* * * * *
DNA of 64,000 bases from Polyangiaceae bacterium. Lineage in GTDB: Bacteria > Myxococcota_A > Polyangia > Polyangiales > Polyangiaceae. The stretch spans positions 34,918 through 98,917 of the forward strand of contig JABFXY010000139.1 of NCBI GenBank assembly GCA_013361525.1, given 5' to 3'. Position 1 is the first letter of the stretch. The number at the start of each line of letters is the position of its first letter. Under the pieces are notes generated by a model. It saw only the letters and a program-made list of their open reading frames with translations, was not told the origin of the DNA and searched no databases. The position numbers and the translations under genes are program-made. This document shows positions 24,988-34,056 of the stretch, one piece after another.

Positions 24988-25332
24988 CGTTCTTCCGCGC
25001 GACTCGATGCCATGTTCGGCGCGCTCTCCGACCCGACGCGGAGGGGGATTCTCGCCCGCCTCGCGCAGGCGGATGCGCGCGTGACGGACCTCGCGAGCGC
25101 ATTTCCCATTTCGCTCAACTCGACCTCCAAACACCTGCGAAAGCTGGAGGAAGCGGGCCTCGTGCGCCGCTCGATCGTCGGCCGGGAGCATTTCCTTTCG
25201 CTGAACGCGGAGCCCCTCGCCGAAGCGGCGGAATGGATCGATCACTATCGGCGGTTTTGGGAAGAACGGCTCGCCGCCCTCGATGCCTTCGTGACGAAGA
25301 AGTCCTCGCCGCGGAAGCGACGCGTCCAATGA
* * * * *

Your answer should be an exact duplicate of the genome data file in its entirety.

DNA of 64,000 bases from Polyangiaceae bacterium. Lineage in GTDB: Bacteria > Myxococcota_A > Polyangia > Polyangiales > Polyangiaceae. The stretch spans positions 34,918 through 98,917 of the forward strand of contig JABFXY010000139.1 of NCBI GenBank assembly GCA_013361525.1, given 5' to 3'. Position 1 is the first letter of the stretch. The number at the start of each line of letters is the position of its first letter. Under the pieces are notes generated by a model. It saw only the letters and a program-made list of their open reading frames with translations, was not told the origin of the DNA and searched no databases. The position numbers and the translations under genes are program-made. This document shows positions 24,988-34,056 of the stretch, one piece after another.

Positions 24988-25332
24988 CGTTCTTCCGCGC
25001 GACTCGATGCCATGTTCGGCGCGCTCTCCGACCCGACGCGGAGGGGGATTCTCGCCCGCCTCGCGCAGGCGGATGCGCGCGTGACGGACCTCGCGAGCGC
25101 ATTTCCCATTTCGCTCAACTCGACCTCCAAACACCTGCGAAAGCTGGAGGAAGCGGGCCTCGTGCGCCGCTCGATCGTCGGCCGGGAGCATTTCCTTTCG
25201 CTGAACGCGGAGCCCCTCGCCGAAGCGGCGGAATGGATCGATCACTATCGGCGGTTTTGGGAAGAACGGCTCGCCGCCCTCGATGCCTTCGTGACGAAGA
25301 AGTCCTCGCCGCGGAAGCGACGCGTCCAATGA